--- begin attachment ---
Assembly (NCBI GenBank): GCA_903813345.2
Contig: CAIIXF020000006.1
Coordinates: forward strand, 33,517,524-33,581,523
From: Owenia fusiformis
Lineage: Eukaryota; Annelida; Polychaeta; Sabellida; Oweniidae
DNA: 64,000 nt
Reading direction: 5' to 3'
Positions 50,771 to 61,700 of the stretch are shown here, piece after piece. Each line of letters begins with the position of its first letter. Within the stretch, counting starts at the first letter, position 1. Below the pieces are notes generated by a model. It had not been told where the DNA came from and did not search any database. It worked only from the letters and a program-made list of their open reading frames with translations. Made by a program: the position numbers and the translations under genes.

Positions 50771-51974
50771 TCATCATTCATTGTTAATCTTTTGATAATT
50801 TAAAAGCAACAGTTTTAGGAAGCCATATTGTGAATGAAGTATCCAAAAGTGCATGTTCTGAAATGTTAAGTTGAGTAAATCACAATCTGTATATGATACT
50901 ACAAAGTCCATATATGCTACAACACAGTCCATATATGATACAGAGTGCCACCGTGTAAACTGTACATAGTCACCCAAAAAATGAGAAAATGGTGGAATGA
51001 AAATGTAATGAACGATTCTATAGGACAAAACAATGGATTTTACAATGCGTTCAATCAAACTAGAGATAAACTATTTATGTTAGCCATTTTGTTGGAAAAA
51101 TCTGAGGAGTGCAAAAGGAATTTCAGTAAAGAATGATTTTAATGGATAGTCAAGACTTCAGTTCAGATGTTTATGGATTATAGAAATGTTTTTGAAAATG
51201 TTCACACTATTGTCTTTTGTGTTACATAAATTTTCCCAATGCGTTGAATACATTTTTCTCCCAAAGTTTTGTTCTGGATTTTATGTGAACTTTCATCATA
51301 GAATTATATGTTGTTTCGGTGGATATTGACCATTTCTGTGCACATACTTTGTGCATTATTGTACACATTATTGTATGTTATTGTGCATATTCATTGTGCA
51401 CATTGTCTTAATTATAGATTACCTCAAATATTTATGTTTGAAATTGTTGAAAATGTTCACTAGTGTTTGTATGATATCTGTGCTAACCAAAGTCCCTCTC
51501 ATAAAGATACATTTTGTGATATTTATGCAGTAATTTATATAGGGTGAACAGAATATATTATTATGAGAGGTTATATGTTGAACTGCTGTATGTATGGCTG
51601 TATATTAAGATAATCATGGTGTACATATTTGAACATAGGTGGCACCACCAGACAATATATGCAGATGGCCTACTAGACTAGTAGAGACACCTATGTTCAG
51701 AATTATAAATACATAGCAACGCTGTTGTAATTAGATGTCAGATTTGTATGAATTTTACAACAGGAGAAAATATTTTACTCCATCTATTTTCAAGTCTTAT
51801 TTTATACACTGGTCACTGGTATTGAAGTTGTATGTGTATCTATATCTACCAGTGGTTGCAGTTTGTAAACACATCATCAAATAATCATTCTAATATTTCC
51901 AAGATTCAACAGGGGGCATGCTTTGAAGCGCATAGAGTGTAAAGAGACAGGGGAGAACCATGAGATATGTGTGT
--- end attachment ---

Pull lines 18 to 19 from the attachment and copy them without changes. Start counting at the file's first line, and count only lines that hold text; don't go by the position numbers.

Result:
51501 ATAAAGATACATTTTGTGATATTTATGCAGTAATTTATATAGGGTGAACAGAATATATTATTATGAGAGGTTATATGTTGAACTGCTGTATGTATGGCTG
51601 TATATTAAGATAATCATGGTGTACATATTTGAACATAGGTGGCACCACCAGACAATATATGCAGATGGCCTACTAGACTAGTAGAGACACCTATGTTCAG